Ottawa, Canada's capital city, stands on the south bank of the slow-moving Ottawa River, bordering Gatineau. The gothic-style Parliament Hill buildings are the city's landmark. The bilingual capital is home to several national museums, such as the National Gallery.
Rideau Hall is, since 1867, the official residence in Ottawa of both the Canadian monarch and his or her representative, the Governor General of Canada, and has been described as "Canada's house". Most of Rideau Hall is used for state affairs, only a small part of its area being dedicated to private living quarters. Rideau Hall has also long been a collection point for Canadian art and cabinetry. Today the rooms are furnished both with elements from the history of the residence as well as art and other objects that showcase contemporary Canadian culture, including pieces by the Group of Seven.
The Royal Canadian Mint is a Crown corporation that produces all of Canada's circulation coins and manufactures circulation coins on behalf of other nations. The Ottawa branch began its operations in 1908. In 1979, the building was designated a National Historic Site of Canada, for its representation of the government’s approach to using the Tudor Gothic architectural style to create a distinctive identity in Canada's capital, and of the patriation of control over Canada’s currency from Britain.
Originally built in 1832 in a Neo-classical design, the Notre-Dame Cathedral Basilica is a Roman Catholic minor basilica and a National Historic Site of Canada. It is the oldest and largest church in Ottawa. The steeples are covered with tin, which is typical for French-Canadian churches, and house a peal of bells.
The National Gallery of Canada is one of Canada's premier art galleries. First formed in 1880, it is now housed in a glass and granite building with a notable view of the Canadian Parliament buildings on Parliament Hill. The Gallery has a large and varied collection of paintings, drawings, sculpture and photographs. Although its focus is on Canadian art, it holds works by many noted American and European artists.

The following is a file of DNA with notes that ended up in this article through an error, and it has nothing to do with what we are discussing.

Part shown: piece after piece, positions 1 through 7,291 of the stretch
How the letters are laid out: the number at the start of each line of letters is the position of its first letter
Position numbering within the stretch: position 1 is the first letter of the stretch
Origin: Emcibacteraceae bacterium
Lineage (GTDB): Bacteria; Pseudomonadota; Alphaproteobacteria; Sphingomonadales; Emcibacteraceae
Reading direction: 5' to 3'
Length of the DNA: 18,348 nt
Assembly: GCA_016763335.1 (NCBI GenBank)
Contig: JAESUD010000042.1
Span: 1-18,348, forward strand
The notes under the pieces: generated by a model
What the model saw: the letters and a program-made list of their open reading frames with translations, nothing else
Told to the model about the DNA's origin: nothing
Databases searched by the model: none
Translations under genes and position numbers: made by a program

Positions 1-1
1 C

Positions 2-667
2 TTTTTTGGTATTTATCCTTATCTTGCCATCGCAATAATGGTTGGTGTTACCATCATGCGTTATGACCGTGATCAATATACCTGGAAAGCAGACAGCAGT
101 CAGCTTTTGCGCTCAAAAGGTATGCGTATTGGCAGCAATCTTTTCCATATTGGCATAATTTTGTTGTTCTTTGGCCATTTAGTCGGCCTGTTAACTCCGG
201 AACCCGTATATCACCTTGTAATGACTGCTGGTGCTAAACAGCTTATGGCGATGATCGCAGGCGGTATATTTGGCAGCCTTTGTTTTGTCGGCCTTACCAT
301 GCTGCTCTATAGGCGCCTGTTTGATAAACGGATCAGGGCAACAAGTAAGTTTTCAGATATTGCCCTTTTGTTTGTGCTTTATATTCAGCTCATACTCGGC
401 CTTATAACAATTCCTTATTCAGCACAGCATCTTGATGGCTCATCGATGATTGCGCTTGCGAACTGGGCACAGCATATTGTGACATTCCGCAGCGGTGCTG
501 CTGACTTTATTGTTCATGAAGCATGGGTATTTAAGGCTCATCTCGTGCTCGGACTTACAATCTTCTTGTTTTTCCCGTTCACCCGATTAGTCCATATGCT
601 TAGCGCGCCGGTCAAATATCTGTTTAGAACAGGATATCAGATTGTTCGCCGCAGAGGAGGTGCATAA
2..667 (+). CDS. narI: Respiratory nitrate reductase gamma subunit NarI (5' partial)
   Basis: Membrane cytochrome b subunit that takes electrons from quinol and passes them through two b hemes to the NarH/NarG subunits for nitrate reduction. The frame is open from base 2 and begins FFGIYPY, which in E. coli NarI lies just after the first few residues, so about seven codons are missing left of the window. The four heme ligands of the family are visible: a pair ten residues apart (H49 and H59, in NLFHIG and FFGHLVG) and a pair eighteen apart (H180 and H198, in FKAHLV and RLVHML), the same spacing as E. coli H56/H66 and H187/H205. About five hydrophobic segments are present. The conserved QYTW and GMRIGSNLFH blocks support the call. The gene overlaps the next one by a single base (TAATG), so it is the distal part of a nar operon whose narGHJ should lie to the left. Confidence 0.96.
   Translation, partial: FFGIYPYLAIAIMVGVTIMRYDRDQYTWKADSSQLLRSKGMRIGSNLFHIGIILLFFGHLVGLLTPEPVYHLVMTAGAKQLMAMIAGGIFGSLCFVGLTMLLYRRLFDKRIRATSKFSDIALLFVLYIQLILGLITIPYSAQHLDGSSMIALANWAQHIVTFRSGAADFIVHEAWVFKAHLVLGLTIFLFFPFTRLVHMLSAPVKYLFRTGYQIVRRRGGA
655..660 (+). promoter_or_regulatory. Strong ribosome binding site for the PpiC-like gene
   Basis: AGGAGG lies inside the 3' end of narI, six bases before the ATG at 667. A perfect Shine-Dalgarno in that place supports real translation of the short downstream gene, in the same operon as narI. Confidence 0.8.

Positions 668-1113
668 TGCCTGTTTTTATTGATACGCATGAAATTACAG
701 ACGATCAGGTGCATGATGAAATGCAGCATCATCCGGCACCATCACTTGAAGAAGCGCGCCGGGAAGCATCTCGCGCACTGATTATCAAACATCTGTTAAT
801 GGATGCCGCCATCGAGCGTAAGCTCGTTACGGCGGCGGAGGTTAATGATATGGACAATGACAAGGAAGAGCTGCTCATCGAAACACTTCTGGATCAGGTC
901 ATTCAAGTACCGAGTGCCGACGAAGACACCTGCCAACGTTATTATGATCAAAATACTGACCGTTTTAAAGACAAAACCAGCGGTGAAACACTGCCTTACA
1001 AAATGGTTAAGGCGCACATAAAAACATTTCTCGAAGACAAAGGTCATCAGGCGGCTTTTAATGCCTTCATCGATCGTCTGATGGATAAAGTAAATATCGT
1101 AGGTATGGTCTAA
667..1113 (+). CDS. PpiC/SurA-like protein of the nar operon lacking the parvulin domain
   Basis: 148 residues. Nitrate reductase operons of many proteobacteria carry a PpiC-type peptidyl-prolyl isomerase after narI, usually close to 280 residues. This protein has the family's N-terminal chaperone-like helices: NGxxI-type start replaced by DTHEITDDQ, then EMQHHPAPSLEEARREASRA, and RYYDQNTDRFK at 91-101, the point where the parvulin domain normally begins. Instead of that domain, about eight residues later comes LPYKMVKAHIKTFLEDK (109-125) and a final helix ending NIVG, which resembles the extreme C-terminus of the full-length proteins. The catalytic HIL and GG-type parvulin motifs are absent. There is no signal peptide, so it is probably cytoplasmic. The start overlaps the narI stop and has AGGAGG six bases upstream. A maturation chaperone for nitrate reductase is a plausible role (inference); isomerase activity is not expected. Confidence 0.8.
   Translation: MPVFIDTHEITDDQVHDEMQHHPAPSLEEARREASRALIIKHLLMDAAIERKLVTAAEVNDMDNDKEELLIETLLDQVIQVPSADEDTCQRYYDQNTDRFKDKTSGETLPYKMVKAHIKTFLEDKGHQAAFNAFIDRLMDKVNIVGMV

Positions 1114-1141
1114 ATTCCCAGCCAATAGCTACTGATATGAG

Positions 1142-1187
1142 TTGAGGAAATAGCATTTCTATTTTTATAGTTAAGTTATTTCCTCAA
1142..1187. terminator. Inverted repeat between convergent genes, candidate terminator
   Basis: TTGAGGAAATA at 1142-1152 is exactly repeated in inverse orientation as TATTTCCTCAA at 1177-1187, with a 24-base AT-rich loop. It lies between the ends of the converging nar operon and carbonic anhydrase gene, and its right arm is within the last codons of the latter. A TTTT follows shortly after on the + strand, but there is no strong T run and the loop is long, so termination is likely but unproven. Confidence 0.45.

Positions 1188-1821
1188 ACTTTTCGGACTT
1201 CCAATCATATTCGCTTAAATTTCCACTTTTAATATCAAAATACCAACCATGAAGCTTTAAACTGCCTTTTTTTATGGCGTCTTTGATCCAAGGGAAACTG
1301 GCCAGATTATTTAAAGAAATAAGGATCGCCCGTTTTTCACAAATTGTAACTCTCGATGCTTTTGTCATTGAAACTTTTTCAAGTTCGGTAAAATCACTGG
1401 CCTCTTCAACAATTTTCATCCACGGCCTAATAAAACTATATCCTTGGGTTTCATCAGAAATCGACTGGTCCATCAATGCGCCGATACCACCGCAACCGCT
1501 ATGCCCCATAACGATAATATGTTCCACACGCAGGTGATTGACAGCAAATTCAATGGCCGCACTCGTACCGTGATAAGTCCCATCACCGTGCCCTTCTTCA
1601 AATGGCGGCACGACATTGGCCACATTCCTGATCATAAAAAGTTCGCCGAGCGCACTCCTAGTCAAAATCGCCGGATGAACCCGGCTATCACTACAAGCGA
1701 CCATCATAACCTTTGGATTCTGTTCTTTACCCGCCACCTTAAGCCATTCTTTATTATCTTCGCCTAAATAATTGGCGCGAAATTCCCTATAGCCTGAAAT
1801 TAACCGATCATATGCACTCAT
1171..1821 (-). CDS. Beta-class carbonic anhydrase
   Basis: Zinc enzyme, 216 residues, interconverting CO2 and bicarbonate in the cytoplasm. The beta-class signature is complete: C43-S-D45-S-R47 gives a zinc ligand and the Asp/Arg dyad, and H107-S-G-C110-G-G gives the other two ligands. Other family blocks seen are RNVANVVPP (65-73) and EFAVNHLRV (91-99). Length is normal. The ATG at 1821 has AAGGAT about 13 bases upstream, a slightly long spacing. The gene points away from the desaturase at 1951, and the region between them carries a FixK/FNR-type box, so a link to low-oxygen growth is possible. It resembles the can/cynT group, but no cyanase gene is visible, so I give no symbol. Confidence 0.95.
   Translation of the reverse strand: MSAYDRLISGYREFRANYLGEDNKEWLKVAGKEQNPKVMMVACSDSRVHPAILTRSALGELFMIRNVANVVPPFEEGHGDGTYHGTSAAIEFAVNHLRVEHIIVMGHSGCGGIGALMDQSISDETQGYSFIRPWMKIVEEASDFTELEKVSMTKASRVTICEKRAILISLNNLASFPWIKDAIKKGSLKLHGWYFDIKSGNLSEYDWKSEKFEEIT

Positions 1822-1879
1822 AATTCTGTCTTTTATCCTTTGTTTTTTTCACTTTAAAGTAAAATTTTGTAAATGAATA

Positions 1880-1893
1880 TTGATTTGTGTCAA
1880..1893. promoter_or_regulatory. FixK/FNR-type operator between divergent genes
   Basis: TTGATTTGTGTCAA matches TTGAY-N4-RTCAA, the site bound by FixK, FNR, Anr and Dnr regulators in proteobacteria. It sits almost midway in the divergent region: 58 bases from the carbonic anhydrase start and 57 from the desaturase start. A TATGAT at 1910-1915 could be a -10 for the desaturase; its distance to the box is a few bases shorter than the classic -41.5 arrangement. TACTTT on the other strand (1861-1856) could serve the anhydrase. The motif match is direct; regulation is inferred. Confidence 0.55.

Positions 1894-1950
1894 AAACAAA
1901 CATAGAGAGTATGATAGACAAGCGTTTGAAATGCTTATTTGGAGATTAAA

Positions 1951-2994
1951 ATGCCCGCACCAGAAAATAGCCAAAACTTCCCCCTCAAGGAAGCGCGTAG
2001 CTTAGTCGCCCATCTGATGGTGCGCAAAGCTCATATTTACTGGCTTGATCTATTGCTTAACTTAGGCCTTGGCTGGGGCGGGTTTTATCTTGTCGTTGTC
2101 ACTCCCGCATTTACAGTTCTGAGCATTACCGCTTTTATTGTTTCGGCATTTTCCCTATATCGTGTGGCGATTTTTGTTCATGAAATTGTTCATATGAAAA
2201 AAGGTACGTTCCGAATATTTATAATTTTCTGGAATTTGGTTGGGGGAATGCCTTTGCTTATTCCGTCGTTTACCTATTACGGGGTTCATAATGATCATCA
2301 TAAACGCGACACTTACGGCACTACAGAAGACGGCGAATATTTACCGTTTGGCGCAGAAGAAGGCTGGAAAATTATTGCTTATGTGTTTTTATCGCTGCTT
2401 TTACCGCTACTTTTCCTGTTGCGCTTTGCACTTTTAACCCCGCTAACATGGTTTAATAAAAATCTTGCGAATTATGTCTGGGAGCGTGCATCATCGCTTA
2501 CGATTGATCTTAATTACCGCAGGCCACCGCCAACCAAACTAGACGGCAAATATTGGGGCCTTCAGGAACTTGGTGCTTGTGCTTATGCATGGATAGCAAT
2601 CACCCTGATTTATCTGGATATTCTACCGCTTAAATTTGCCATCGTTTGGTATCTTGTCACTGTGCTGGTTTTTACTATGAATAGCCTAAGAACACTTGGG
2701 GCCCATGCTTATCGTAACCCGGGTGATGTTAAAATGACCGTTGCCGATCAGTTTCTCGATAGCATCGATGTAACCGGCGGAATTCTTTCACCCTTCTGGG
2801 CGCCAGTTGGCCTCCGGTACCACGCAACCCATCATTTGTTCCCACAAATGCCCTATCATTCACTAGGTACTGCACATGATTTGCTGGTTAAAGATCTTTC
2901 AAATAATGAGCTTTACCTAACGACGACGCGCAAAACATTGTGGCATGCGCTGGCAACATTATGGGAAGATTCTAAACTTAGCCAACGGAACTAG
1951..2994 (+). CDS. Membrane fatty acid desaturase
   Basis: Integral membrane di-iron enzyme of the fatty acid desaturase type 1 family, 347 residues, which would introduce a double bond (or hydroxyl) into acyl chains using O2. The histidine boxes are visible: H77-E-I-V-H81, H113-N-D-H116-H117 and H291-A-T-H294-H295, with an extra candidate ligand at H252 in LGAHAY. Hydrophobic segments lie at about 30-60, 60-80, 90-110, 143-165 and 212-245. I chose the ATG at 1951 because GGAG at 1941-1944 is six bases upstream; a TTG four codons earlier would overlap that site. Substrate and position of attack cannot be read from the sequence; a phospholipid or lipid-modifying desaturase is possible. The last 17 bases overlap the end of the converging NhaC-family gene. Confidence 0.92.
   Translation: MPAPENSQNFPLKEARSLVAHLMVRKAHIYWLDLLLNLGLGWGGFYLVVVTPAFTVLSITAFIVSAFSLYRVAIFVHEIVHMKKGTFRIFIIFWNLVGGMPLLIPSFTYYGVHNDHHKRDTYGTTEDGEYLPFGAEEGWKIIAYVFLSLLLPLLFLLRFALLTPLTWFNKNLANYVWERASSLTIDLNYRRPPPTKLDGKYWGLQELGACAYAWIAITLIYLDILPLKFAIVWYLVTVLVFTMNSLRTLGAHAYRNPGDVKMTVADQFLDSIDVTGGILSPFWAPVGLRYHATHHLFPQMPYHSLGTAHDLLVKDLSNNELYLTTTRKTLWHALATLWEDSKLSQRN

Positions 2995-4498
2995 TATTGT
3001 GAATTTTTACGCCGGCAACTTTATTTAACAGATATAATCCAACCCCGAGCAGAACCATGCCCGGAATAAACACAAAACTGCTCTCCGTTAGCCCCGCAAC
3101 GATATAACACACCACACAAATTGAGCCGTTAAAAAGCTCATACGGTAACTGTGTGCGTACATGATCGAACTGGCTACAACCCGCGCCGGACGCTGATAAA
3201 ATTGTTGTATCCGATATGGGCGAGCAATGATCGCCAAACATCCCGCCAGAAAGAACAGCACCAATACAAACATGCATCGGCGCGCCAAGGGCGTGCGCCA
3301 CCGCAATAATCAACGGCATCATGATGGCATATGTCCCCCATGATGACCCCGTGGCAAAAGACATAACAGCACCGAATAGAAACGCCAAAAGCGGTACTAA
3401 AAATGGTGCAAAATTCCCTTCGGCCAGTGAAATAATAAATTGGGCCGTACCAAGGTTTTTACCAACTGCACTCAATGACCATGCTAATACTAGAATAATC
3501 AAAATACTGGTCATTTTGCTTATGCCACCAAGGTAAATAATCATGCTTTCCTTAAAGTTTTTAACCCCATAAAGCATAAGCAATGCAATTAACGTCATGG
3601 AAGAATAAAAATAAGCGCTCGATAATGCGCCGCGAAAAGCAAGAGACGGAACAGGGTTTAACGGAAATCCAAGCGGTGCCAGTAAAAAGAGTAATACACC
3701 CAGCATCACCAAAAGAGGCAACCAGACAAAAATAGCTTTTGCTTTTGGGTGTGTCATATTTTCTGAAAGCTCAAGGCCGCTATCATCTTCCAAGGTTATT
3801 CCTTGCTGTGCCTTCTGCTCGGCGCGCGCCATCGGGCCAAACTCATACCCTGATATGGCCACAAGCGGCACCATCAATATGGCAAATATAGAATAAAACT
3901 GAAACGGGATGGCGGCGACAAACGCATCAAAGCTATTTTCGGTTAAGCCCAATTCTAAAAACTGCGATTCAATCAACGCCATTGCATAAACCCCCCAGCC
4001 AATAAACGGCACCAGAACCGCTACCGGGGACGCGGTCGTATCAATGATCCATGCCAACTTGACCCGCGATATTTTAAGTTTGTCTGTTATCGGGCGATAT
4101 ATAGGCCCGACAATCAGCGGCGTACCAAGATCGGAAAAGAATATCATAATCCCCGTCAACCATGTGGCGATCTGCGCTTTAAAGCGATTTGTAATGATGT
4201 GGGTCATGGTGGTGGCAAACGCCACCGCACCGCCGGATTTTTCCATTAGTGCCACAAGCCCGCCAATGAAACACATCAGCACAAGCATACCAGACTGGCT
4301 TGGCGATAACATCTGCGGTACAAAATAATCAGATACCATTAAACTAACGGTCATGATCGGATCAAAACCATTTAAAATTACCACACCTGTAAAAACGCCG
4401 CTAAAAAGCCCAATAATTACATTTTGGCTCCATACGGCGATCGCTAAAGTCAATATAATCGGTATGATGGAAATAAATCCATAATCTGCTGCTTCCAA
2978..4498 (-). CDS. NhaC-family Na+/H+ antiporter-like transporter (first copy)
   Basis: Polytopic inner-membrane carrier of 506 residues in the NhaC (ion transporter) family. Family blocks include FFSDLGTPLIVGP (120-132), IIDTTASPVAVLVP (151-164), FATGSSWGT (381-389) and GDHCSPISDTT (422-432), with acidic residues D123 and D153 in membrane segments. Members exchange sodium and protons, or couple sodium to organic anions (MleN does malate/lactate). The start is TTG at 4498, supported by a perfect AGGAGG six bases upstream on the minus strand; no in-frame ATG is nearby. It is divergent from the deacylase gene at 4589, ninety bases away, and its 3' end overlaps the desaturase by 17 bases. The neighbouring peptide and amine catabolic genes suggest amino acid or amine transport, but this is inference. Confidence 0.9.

Major's Hill Park stands above the Rideau Canal at the point where it enters the Ottawa River. Once known as the "Colonel's Hill", the park now is frequented all year round. It is frequently used as a venue for events, and is central to Ottawa's Canada Day celebrations.
The 202 kilometre long Rideau Canal connects Ottawa to Lake Ontario and the St. Lawrence River. The name Rideau, French for "curtain," is derived from the curtain-like appearance of the Rideau River's twin waterfalls where they join the Ottawa River. The canal was opened in 1832 as a precaution in case of war with the United States. It remains in use today primarily for pleasure boating, with most of its original structures intact. It is the oldest continuously operated canal system in North America, and it is registered as a UNESCO World Heritage Site.
The Canadian Museum of History is Canada's national museum of human history. Its permanent galleries explore Canada's 20,000 years of human history and a program of special exhibitions expands on Canadian themes and explore other cultures and civilizations, past and present.
Originally built in 1827, the Byward Market building and area include open-air stalls offering fresh produce and flowers, eating places, bars, nightclubs, restaurants and boutiques. Traditionally, the ByWard Market area has been a focal point for Ottawa's French and Irish communities. It has also constantly been an area of fluid change, adapting to the increasingly cosmopolitan nature of downtown Ottawa, as well as trends in Canadian society as a whole.
The National War Memorial is a tall, granite memorial arch with accreted bronze sculptures first dedicated by King George VI in 1939. It is the focal point of Confederation Square. Originally built to commemorate the Canadians who died in the First World War, it was in 1982 rededicated to also include those killed in the Second World War and Korean War and again in 2014 to add the dead from the Second Boer War and War in Afghanistan, as well as all Canadians killed in all conflicts past and future.
Parliament Hill is an area of Crown land. Its Gothic revival suite of buildings is the home of the Parliament of Canada and has architectural elements of national symbolic importance. Originally the site of a military base in the 18th and early 19th centuries, development of the area into a governmental precinct began in 1859, after Queen Victoria chose Ottawa as the capital of the Province of Canada.
Originally established in 1880 as a collection of military artifacts, The Canadian War Museum is Canada's national museum of military history. It includes major permanent exhibitions on wars that have been fought on Canadian soil, the total wars of the twentieth century, the Cold War and peace support operations abroad, and Canada's history of honouring and remembrance.